8. My next plane will probably be a smoothing plane, not right away, but hopefully not too far in the future. I was looking at the Lie-Nielsen web site, and I noticed that their No. 4 Smoothing Plane is offered in both a bronze and an iron body version. The bronze was $50 more. So is there any advantage to bronze? And if so, is that advantage of any significance to a hobbyist like me?
  9. Caleb James is a premier tool maker, one of the best in the world, and he also has a neat free plan area for the exact same tools he makes. Enjoy. Free Plans — Caleb James Maker CALEBJAMESMAKER.COM I offer these technical drawings for you to freely use. I ask that you please reserve these for your personal use. Enjoy!
  10. Finally got the plane I ordered from veritas at the woodworking show. Alot of plane for 129.00
  11. One of the very first woodworking blogs I ever became interested in is this blog by Kari Hultman, a wonderful craftswoman and artist really, in my opinion she brings hand tooled woodworking to another level of refinement. Kari and I have been social media buddies since the old days of this blog, even though Kari has picked up a new line of work and interest (leather), I still visit her blog frequently. It reminds of a time on the internet when things were just simpler, and straight forward, and her old blog is still live, whenever I visit the blog, a nice cozy warm feeling comes over me, enjoy!
  12. found these recently. no great shakes, but like the bits being there.
  13. I wrote this review some years ago now. Since my website is likely to be new for many here, this set of articles (4 in all) may be of interest. It is more than about the Veritas Custom Planes, and how to design your own, but about hand plane use. Link: http://www.inthewoodshop.com/ToolReviews/VeritasCustomPlanes1.html Regards from Perth Derek
  14. Here is the 3rd version of the shoulder Plane. Input from an experienced wooden plane authority, I made some changes to improve the shoulder plane. 1. Enlarged handle so all 4 fingers would fit in side. 2.Remove the finger bumps inside the handle. 3. Tilt the handle 12°forward. 4. Make the bump on the back of the handle more rounded. 5. When I increased the size of the handle, I made the plane longer and higher to balance out the increase in handle size, Here are the end results. It is much more comfortable,and seems easier to use. The last pictures are the comparison of the first one with the latest one. Herb
  15. I have a stanely 12-904 and questions. What angle should the blade be sharpened to 30 or 25 degrees? What is the main use for this plane? I am having trouble getting this plane to work any help appreciated! Is this a smoothing or jack plane?
  16. Here is my latest creation in my wooden plane creations. Black Walnut, Holly racing stripe. Shellac Finish Herb
  17. I glued up the wooden blocks yesterday for a new plane mock-up. Today I shaped it. It has a coat of shellac on it to see if there are any humps or bumps I need to sand out before I finish it. Here are a couple of boring pictures. Herb
  18. Estate Sale this morning...LONG drive up to Mt. Victory, OH....a JET jointer...was already sold...but.. Rather lonely looking...spent a dollar bill....and, like most other vintage planes.. Paint splatters...pretty blue ones. Why another block plane? Why to clean up any saw marks left by the rest of the $21 I spent this morning.. To replace the all metal one from Sears that I broke the guard on....even weighs about the same.. Might get a little use out of this one...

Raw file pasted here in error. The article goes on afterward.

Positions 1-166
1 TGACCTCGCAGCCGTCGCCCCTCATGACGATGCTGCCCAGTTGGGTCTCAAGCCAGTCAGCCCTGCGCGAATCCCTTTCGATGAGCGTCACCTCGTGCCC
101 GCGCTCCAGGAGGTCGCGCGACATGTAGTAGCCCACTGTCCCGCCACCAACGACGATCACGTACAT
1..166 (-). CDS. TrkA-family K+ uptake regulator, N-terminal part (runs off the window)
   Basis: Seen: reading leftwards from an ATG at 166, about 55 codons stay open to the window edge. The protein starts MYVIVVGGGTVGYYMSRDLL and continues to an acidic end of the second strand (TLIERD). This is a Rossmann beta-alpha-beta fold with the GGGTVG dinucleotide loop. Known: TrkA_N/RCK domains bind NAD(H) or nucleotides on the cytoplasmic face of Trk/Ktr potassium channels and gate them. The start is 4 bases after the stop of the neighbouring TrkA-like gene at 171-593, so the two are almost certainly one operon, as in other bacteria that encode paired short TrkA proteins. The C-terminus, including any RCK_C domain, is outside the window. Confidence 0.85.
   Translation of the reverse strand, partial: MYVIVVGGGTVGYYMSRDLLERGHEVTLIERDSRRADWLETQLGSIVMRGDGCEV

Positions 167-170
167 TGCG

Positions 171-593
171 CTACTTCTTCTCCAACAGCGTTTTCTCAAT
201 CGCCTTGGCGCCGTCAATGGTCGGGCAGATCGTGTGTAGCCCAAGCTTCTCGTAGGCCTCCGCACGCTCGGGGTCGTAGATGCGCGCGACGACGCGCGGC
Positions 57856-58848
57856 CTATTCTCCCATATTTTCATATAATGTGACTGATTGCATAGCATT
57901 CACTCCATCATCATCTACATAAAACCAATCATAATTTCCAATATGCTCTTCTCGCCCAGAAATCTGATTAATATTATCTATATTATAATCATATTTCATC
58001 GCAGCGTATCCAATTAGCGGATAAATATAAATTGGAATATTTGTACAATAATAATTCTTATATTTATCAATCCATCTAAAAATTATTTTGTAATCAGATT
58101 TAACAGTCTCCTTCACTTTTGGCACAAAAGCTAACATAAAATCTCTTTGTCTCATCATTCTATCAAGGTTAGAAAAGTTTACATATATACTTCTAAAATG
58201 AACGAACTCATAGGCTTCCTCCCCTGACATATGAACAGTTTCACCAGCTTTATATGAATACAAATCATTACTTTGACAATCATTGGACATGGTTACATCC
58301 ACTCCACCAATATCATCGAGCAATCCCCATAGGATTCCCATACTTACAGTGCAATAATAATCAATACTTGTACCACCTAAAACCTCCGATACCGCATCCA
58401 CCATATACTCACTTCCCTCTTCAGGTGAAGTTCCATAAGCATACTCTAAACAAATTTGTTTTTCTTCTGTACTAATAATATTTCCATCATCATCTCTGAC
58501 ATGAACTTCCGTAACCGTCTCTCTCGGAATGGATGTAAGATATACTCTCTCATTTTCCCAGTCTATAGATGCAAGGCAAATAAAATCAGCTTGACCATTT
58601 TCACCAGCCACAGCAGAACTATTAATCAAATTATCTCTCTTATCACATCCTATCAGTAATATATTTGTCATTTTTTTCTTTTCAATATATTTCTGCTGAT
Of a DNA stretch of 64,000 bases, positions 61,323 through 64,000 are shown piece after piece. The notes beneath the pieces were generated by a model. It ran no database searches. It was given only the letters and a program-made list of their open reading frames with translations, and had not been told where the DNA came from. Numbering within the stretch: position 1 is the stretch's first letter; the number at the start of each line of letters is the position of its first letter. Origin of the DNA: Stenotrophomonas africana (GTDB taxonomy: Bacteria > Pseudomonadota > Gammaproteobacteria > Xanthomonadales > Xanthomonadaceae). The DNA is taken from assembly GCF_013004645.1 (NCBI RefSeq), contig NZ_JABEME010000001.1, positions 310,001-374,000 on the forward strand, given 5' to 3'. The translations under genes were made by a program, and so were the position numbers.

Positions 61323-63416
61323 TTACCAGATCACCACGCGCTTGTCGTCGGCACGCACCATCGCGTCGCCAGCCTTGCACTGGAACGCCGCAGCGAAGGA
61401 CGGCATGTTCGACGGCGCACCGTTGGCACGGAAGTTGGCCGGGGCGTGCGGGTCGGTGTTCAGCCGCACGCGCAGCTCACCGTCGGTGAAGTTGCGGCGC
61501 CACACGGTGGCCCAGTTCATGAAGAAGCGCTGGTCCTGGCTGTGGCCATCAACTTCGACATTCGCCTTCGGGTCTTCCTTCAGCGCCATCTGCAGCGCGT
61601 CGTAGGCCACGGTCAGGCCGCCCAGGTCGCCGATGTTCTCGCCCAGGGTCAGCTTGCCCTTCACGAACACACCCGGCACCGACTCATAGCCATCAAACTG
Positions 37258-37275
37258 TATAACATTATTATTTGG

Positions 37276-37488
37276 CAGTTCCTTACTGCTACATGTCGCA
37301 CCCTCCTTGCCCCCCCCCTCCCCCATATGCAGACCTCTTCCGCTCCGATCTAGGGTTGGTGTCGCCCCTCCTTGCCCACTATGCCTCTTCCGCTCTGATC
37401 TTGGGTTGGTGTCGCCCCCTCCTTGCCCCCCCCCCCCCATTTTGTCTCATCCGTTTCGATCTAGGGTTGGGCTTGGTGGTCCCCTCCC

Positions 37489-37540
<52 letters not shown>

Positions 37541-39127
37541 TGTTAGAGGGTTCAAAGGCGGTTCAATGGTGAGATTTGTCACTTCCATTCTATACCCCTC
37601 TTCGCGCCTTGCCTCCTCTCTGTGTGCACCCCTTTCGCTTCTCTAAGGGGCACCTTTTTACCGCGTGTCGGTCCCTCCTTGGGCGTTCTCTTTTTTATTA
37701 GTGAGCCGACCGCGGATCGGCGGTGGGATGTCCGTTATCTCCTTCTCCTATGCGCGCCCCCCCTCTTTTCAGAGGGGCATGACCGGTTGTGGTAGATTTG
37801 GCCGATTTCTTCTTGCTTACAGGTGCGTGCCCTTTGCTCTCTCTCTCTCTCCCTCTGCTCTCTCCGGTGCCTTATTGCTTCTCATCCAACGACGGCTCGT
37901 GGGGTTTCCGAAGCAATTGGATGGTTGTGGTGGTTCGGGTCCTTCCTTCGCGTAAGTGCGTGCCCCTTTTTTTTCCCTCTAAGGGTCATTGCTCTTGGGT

19. Well I did it. I finally pulled the trigger and landed me one of my dreams, one of my bucket list purchases. Yes, this is a tool gloat, and I am anxiously awaiting my new LN No. 51 Shoot Board Plane to arrive in the mail this Tuesday. I was going to wait till I got her in my hands, then gloat, but my gloating is pushing through my brain right now and I need to let is loose or I'll explode. A few years ago I saw and used a beautiful example of a Stanely No. 51 Shooting Board Plane and I have wanted one ever since. The main drawback of course is the price of the old Stanely Shooting Planes range from 800 bucks on up depending on the condition. I have some planes right now that would work as a shooter, but I really want a dedicated set up, in other words, I am spoiling myself. Here is an old Stanely No. 51 going for around $875.00 and that's a great price for it in the great condition it's in! Here is a fine example of a No. 52 with a hard to find Stanley Shooting Board for around $2000.00 The LN No. 51 for $500.00 and I feel it's a better tool as well, finely machined, a nice 9lbs in weight to plow through the grain, and less expensive than the originals. I looked at Veritas, they have a beautiful example of a Shooting Plane as well but I really like the traditional concept of the Stanley that LN produces. Tuesday, will be my big day, when I get home from my day job and see that box sitting in my shop, mama will receive it and she just throws anything I get in the mail on my work bench, I hope she places this one on the bench and not her usual toss. So that's it folks, my big gloat of the year, it's not often we get something new in the old shop, this is special, and I can't wait to make my own shooting board, already have some pretty good plans for them, and a long grain shooting board as well for accurately planing the long edge of boards. So cool! Links Lie Nielsen Shooting Board Plane My original topic on this plane at Thank you for putting up with my gloat.
  20. Here is my weekend projet. It was from the video Stick suggested last week. I made a mock up, to see if I could build one. See picture. Now I will make a working model. Herb
  21. Version 1.0.0

    8 downloads

    The Lie Nielsen Shooting Board plan
  22. View File Shooting Board The Lie Nielsen Shooting Board plan Submitter John Morris Submitted 02/19/2019 Category Shop Jigs  
  23. Guys, I need to improve the quality of blade for my Stanley #7, I've tried everything to fix the cap iron re-beveled it sharpened to not allow any light thru but the chips still get in between. Thinking of getting a set of Hock pieces was looking for input or/and a good place to buy. Best price quick shipping and so on. Thanks Pat
  24. Haven't figured out how to send a pic, and the last two times I put this question out, someone deleted it. I cannot find anyone who knows anything about this oddity of a small cast iron wood plane. It has an enclosure for wood shavings, and the top is hinged at the rear. right at the rear is the slot and a cutter blade. The enclosure catches the shavings, and you have to raise the lid to empty them. It has no name or any other identifying marks. It is about 5" long, and the antique store I found it at had a string and tag identifying it as an "antique wood lathe." So, the owner of the store did not know what it was. Two people have tried to find one on the internet with no success. Thought some of you might know a little about it. Just because I don't have a picture of it doesn't mean you have a right to delete it for the third time!